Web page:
ja021017f_si_001.pdf (422.77 kB)
The Mandelamide Keto−Enol System in Aqueous Solution. Generation of the Enol by Hydration of Phenylcarbamoylcarbene
journal contributionposted on 2002-12-06, 00:00 authored by Y. Chiang, H.-X. Guo, A. J. Kresge, J. P. Richard, K. Toth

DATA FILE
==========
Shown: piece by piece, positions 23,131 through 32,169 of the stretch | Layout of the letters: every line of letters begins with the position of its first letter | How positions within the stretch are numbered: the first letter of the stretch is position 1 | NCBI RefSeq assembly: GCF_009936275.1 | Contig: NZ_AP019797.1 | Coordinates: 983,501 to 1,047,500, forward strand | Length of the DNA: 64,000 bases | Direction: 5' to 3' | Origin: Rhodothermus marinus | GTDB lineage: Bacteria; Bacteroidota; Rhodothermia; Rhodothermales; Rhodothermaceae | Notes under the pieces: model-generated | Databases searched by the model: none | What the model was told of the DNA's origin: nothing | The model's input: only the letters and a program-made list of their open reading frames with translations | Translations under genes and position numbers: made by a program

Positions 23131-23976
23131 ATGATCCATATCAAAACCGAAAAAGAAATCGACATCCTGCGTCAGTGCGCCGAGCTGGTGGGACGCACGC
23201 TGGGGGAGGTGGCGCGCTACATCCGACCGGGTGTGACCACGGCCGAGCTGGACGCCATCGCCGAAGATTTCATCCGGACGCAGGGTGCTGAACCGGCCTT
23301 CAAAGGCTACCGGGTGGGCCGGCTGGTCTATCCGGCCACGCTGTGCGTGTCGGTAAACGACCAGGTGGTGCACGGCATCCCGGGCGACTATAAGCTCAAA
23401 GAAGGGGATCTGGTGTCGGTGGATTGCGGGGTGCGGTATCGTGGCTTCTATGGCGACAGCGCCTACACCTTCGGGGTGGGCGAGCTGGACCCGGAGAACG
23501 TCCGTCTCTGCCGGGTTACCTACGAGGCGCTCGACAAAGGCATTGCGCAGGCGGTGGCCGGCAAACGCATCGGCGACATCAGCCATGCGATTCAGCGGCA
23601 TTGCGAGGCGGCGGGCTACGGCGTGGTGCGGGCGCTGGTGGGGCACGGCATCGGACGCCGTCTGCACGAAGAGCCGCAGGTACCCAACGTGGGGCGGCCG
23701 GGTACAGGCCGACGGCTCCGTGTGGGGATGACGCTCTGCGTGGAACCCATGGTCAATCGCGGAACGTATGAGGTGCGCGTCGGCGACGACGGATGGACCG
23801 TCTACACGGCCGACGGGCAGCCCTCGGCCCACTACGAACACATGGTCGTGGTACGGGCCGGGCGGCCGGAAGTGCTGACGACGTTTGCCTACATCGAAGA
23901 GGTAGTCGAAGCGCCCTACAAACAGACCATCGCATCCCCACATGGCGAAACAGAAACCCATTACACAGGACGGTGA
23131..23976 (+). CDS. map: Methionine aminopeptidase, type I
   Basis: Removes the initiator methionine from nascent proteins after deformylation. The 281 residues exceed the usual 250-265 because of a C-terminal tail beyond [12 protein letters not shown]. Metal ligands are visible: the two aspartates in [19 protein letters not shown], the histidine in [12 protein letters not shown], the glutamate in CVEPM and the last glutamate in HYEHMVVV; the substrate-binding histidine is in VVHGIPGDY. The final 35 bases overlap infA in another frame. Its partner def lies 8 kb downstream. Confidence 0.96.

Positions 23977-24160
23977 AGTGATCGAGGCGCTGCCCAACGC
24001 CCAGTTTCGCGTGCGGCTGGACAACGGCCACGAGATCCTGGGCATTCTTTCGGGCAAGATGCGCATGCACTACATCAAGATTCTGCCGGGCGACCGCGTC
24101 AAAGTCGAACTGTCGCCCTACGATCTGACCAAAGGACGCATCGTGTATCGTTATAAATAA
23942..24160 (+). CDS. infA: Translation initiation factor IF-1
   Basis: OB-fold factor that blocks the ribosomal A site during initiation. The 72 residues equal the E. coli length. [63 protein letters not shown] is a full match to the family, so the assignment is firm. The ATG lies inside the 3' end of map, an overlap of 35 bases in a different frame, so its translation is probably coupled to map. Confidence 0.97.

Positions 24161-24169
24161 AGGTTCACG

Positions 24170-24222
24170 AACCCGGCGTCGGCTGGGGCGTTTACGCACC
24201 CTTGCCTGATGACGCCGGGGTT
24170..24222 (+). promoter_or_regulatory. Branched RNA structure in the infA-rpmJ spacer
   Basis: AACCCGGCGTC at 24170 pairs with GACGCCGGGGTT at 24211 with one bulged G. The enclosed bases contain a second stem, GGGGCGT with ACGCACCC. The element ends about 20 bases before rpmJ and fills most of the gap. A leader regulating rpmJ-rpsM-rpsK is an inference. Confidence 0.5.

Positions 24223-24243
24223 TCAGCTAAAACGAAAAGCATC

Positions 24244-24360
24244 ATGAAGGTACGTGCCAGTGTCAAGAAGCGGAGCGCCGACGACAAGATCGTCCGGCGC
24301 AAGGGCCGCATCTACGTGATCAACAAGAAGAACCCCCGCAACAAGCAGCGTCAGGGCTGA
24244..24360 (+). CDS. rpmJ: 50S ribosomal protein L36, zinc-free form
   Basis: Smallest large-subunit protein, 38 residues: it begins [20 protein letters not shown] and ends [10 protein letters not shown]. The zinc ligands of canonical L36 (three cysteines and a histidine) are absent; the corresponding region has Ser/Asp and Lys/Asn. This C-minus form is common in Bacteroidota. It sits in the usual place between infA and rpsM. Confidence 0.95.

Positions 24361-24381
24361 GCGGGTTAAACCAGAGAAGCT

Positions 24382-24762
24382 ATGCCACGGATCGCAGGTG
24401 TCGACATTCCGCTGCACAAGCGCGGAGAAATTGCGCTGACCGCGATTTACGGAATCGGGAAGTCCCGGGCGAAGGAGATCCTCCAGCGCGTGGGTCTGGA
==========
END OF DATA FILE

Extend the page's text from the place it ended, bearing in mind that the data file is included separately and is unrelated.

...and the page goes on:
Flash photolysis of diazophenylacetamide in aqueous solution produced phenylcarbamoylcarbene, whose hydration generated a transient species that was identified as the enol isomer of mandelamide. This assignment is based on product identification and the shape of the rate profile for decay of the enol transient, through ketonization to its carbonyl isomer, as well as by the form of acid−base catalysis of and solvent isotope effects on the decay reaction. Rates of enolization of mandelamide were also determined, by monitoring hydrogen exchange at its benzylic position, and these, in combination with the ketonization rate measurements, gave the keto−enol equilibrium constant pKE = 15.88, the acidity constant of the enol ionizing as an oxygen acid, = 8.40, and the acidity constant of the amide ionizing as a carbon acid = 24.29. (These acidity constants are concentration quotients applicable at ionic strength = 0.10 M.) These results show the enol content and carbon acid strength of mandelamide, like those of mandelic acid and methyl mandelate, to be orders of magnitude less than those of simple aldehydes and ketones; this difference can be attributed to resonance stabilization of the keto isomers of mandelic acid and its ester and amide derivatives, through electron delocalization into their carbonyl groups from the oxygen and nitrogen substituents adjacent to these groups. The enol of mandelamide, on the other hand, again like the enols of mandelic acid and methyl mandelate, is a substantially stronger acid than the enols of simple aldehydes and ketones. This difference can be attributed to the electronegative nature of the oxygen and nitrogen substituents geminal to the enol hydroxyl group in the enols of mandelic acid and its derivatives; in support of this, the acidity constants of these enols correlate well with field substituent constants of these geminal groups.